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Dioxins in Great Lakes fish: Past, present and implications for future monitoring
- Gandhi, Nilima, Gewurtz, Sarah B., Drouillard, Ken G., Kolic, Terry, MacPherson, Karen, Reiner, Eric J., Bhavsar, Satyendra P.
- Chemosphere 2019 v.222 pp. 479-488
- Coregonus clupeaformis, Salvelinus namaycush, data collection, diet, dioxins, fillets, fish, freshwater, furans, human health, indicator species, ingestion, monitoring, risk, toxicity, Lake Erie, Lake Ontario, Ontario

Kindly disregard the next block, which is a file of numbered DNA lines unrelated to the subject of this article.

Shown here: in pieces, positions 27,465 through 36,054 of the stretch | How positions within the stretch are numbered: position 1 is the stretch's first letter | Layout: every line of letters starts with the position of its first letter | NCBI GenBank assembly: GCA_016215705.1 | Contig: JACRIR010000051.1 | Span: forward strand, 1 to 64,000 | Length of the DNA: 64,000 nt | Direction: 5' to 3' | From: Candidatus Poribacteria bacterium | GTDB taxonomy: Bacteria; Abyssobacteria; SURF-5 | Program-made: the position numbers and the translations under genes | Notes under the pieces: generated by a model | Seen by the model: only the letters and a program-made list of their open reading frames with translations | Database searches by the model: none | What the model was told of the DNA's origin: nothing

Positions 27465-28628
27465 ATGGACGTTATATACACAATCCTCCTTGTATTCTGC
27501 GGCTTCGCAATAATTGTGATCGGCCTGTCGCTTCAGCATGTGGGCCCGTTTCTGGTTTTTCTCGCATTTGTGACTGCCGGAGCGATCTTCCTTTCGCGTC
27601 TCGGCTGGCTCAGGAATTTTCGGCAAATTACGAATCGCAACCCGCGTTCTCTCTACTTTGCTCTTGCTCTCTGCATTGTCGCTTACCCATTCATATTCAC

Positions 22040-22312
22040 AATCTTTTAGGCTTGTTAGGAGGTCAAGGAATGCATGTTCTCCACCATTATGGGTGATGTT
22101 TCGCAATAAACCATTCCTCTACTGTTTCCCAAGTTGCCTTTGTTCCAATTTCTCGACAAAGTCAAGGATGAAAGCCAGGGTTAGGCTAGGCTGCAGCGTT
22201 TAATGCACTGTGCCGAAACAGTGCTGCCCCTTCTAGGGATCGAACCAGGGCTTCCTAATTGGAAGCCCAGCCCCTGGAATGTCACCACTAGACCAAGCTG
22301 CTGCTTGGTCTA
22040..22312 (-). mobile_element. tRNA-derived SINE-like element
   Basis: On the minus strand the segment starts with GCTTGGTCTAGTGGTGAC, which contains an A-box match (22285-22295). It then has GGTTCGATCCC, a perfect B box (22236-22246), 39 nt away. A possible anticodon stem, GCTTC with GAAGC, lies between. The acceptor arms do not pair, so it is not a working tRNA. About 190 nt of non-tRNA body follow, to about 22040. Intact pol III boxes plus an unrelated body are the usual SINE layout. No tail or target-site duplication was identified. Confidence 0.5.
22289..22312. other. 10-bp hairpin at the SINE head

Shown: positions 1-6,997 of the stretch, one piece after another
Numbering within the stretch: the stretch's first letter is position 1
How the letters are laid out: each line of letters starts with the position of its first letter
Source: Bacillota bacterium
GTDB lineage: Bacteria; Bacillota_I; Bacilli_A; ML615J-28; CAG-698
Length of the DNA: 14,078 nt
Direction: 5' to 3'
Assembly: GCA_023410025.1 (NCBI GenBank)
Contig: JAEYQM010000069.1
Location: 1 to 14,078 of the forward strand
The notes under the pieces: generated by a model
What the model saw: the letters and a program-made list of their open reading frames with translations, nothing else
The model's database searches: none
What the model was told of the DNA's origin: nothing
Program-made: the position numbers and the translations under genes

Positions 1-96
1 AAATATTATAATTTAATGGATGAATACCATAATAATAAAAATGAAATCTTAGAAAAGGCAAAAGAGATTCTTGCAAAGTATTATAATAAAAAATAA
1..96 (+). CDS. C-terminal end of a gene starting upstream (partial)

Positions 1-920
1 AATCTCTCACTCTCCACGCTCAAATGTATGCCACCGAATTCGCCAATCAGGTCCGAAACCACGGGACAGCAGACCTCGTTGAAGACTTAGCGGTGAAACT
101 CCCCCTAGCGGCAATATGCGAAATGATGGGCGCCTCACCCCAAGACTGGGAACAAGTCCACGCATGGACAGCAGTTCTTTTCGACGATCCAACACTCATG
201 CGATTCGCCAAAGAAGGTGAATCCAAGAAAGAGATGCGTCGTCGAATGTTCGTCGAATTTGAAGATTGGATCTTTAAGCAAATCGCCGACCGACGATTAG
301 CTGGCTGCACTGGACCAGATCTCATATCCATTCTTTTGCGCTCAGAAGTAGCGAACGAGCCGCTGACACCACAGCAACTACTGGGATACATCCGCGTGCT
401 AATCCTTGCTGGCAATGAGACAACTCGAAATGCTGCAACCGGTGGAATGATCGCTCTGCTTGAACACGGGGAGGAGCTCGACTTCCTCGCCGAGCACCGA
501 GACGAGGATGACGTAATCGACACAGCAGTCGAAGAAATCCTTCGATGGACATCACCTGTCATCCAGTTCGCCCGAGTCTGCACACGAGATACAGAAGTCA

- Dioxins/furans are considered among the most toxic anthropogenic chemicals, and are ubiquitous in the environment including in the North American Great Lakes, which contain one fifth of the world's surface freshwater. Our exposure to dioxins/furans is mainly through contaminated diet. Elevated levels of dioxins/furans in Great Lakes fish have resulted in issuance of fish consumption advisories. Here we examine spatial/temporal trends of dioxins/furans in the edible portion (fillet) of fish from the Canadian waters of the Great Lakes using the data collected by the Province of Ontario, Canada. Our analyses show that the Toxic Equivalent (TEQ) dioxin/furan concentrations declined between 1989 and 2013 in Lake Trout from Lakes Ontario, Huron and Superior by 91%, 78% and 73%, respectively, but increased in Lake Whitefish from Lake Erie by 138%. An expanded dataset created by combining our data with historical Lake Ontario Lake Trout measurements from the literature showed a greater decline of >96% (from 64 to 2.3 pg/g) between 1977 and 2013. Measurements collected for 30 types of fish show overall low levels but local/regional concerns at some locations in Lakes Huron, Erie and Ontario. Dioxins/furans are globally present in foodstuff and “zero concentration” target is considered impractical. Based on the observations for the Great Lakes in the context of risk to human health from eating fish, it is concluded that comprehensive monitoring of dioxins/furans can be replaced with targeted locations and/or indicator species, and the saved resources can be more efficiently utilized for monitoring of other priority or emerging contaminants.